The Vietnam War again. Can we ever get over those times? But when it comes to Senator James Webb of Virginia, the Vietnam War is the only place to start. Putting aside beliefs about whether or not the war was justified, absolutely no one on this planet can deny that Senator Webb, like few others, displayed genuine heroism while serving in Vietnam. As a platoon leader in the United States Marine Corps, Jim Webb earned so many medals that, taken collectively, they speak volumes about the two words he later used to sum up his life and title his book, Born Fighting. A Navy Cross, a Silver Star, two Bronze Stars, and two Purple Hearts.
For those of us in the civilian world, the following words from the citation for his Navy Cross give us a glimpse into his sacrifice on the battlefield. Just visualize the following in slow motion:
“Observing the grenade land dangerously close to his companion, First Lieutenant Webb simultaneously fired his weapon at the enemy, pushed the Marine away from the grenade, and shielded him from the explosion with his own body. Although sustaining painful fragmentation wounds from the explosion, he managed to throw a grenade into the aperture and completely destroy the remaining bunker. By his courage, aggressive leadership, and selfless devotion to duty, First Lieutenant Webb upheld the highest traditions of the Marine Corps and of the United States Naval Service.”
And uphold such traditions, he has continued to do. To put in civilian words, when things get tough, Senator Webb will not sell out but will stand tall, even for the little guy. Simply to illustrate the point: as an attorney after his military service, he represented veterans pro bono. And nothing he has done to date as a US Senator, at least one so hopes, indicates he is the type who would walk out on you simply because you are not on the A-list with the Georgetown martini circuit or even dare I say, Castlerock Productions.
So, for these reasons alone, Senator Webb is uniquely qualified — perhaps the most qualified person in the United States — to take a stand, one way or the other, on the growing controversy as to whether or not Congress should investigate the attack on the USS Liberty as well as the subsequent cover-up by the US Government.
For those who do not know about what is commonly referred to today as the USS Liberty incident, here is a very brief introduction. During the early afternoon on June 8, 1967, which was the fourth day of the Arab-Israeli War, the Israel Defense Forces attacked the USS Liberty — essentially an unarmed spy ship — while it was steaming at approximately five knots in international waters off the Sinai Coast, roughly 14 miles offshore the Egyptian town of El Arish. The weather was clear, the seas calm, and the Liberty was flying an American Ensign. Israeli reconnaissance flights had identified the USS Liberty earlier in the morning.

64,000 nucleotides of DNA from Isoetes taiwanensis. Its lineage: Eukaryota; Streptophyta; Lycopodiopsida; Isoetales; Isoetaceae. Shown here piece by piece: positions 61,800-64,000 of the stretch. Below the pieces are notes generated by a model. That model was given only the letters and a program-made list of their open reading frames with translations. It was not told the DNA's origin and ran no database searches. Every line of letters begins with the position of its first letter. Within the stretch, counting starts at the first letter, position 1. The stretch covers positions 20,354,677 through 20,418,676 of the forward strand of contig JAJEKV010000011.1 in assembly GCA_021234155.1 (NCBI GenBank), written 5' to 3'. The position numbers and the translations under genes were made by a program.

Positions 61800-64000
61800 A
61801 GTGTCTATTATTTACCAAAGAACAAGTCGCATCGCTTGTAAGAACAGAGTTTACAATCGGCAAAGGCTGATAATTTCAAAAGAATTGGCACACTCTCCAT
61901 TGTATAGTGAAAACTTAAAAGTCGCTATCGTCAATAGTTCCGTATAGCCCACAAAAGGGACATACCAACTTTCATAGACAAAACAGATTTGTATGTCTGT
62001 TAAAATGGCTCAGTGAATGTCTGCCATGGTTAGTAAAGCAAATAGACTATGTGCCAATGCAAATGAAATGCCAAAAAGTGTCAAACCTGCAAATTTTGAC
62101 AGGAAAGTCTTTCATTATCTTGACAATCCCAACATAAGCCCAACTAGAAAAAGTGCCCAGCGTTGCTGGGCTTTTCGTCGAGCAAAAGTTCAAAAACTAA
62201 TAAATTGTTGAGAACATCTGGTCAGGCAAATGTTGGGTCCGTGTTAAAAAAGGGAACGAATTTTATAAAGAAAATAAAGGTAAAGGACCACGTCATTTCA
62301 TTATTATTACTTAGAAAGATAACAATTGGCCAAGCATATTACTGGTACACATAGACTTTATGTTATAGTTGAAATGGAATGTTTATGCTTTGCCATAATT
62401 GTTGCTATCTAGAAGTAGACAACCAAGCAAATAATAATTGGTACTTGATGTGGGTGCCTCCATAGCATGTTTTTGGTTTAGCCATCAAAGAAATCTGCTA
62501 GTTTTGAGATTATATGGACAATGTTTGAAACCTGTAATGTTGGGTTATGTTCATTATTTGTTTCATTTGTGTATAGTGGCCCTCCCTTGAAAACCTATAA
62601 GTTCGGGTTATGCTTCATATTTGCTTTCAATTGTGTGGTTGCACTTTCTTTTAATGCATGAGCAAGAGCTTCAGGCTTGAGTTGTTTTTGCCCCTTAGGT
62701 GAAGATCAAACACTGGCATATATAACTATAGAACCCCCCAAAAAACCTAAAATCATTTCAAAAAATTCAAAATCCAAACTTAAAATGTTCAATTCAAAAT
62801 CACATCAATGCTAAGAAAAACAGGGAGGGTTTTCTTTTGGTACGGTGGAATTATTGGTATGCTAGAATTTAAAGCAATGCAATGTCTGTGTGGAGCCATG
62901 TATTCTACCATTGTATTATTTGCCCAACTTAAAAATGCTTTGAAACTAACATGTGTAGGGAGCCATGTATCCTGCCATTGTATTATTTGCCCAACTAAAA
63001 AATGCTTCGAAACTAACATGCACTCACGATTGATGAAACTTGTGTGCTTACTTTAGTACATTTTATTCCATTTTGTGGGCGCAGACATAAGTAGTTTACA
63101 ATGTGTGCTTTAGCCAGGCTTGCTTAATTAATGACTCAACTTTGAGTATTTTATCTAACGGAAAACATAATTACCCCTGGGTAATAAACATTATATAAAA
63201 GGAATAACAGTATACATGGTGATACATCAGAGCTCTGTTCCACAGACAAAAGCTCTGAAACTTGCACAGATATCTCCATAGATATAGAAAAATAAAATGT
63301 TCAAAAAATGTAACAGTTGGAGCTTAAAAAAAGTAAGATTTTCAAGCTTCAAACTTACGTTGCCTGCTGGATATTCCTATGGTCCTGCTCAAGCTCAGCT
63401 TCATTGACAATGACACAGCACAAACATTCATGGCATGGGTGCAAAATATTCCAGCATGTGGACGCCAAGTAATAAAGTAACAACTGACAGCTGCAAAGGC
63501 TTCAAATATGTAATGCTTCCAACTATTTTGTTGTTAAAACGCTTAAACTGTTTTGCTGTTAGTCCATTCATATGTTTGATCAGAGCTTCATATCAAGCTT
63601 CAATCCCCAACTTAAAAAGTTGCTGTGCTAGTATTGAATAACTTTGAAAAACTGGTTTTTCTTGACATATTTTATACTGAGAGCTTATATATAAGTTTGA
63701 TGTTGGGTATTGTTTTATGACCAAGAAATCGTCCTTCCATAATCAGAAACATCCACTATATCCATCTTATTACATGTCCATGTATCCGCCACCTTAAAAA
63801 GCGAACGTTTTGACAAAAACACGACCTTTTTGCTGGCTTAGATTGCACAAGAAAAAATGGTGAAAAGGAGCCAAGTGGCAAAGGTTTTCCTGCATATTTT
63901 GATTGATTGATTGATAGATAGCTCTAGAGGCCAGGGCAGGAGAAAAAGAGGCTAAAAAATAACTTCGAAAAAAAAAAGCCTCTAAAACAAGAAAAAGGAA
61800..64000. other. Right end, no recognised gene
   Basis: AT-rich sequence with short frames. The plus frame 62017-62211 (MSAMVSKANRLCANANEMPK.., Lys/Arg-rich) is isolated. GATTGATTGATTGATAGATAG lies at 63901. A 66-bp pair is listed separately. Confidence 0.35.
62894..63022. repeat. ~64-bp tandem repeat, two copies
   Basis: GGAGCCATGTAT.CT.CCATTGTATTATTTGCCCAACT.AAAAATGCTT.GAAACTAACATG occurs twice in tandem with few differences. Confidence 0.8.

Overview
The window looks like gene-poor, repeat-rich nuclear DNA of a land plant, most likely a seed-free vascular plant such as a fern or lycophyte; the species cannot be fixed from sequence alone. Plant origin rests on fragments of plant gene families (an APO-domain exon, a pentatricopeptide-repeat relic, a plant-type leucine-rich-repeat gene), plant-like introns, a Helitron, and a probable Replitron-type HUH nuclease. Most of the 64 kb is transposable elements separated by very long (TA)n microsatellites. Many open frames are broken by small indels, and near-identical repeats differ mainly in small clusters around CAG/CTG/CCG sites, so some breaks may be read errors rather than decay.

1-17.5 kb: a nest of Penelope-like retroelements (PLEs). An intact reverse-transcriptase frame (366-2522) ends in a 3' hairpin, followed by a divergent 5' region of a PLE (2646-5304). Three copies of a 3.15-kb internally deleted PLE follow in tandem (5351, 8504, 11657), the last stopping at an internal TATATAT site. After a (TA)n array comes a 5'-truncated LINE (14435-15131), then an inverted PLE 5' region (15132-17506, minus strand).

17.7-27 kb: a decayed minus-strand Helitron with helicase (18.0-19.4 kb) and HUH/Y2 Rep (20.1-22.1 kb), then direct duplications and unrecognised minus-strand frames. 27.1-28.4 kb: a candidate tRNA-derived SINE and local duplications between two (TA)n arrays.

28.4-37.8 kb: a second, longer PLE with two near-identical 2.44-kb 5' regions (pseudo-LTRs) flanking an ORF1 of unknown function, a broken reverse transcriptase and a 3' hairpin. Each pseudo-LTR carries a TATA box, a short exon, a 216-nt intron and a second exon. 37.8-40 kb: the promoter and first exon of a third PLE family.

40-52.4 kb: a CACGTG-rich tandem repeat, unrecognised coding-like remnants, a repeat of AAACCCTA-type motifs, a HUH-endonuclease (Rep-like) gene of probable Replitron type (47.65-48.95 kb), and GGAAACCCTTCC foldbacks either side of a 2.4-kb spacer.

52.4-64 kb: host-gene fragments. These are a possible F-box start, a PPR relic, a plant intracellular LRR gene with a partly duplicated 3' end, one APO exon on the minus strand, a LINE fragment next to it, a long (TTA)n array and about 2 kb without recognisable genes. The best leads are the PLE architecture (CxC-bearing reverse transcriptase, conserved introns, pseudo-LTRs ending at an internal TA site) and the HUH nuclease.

The attack, which unfolded in three phases, began when sailors on the Liberty realized that someone had jammed their communications equipment. Then two Mirage jets appeared on the horizon and proceeded to fly in at attack level. They fired, with pinpoint accuracy, machine guns, 30 mm cannon rockets, including armor piercing projectiles, as well as dropping bombs, taking out all communication antennae and radar and killing several of the crew. Two Mysteres then followed dropping napalm (yes, napalm) on the decks of the Liberty. More carnage. More deaths.
The second phase involved a different branch of the military because in addition to the air attack, three motor torpedo boats appeared on the horizon and, after moving closer, began to rake the sides of the Liberty with machine-gun fire, coming close to exploding the boiler. The boats then launched several torpedoes and one hit the starboard side, leaving a gaping 40 foot hole and killing 25 of the crew, most of whom were located in a special communications compartment. Scores more were maimed.
And then the third phase. Two Israeli helicopters carrying troops hovered on both sides of the Liberty. According to subsequent testimony, particularly that of Liberty vet Lloyd Painter (who went on to a 32 year career with the US Secret Service), the Israelis opened fire and machine-gunned a life raft floating listlessly astern the USS Liberty, which by that time was crippled and leaning heavily to one side.
The causalities were simply horrendous. Out of the crew of approximately 300, 34 died and 174 more were wounded. Liberty vet survivor James Ennes, who suffered severe shrapnel wounds in his right leg, gives graphic details of what it was like to be on the Liberty in his highly recommended book, Assault on the Liberty. Suffice it to say that the blood that mixed in with the waters of the Mediterranean that tragic day was American blood, meaning the blood of all people. And as Liberty vet Lloyd Painter later described in a BBC documentary, Dead in the Water, once the Liberty made it back to Valetta, Malta for repairs, rescuers found parts of bodies entangled in the wires and cables as if they were in “a meat locker”.
It is what it is.
Although the Liberty incident occurred exactly 42 years ago as of this past June 8th, no US Congressional investigation has taken place that exclusively focuses on the reason for the attack — the only attack on a US Navy ship in which such an investigation has not occurred. And for that reason, each year, the members of the Veterans of Foreign Wars pass a resolution at their national convention demanding that Congress investigate the incident. As Resolution 420 passed during the 2008 convention states in part:
“BE IT RESOLVED, by the Veterans of Foreign Wars of the United States, that we call upon Congress to immediately investigate the attack on the USS Liberty that was perpetrated by the armed forces of the State of Israel on June 8, 1967, in order to determine the truth behind the attack.”
As one can imagine, controversy over the Liberty incident has raged for over 40 years and people generally fall into one of two groups — those who support the VFW resolution and those who want it to just all go away. And for those of us simply trying to determine if — to use legal language — probable cause exists as to whether or not a Congressional hearing should take place, delving into “open source” research is much like trying to find your way through a dark and winding labyrinth, with everyone tossing ad hominem grenades at each other.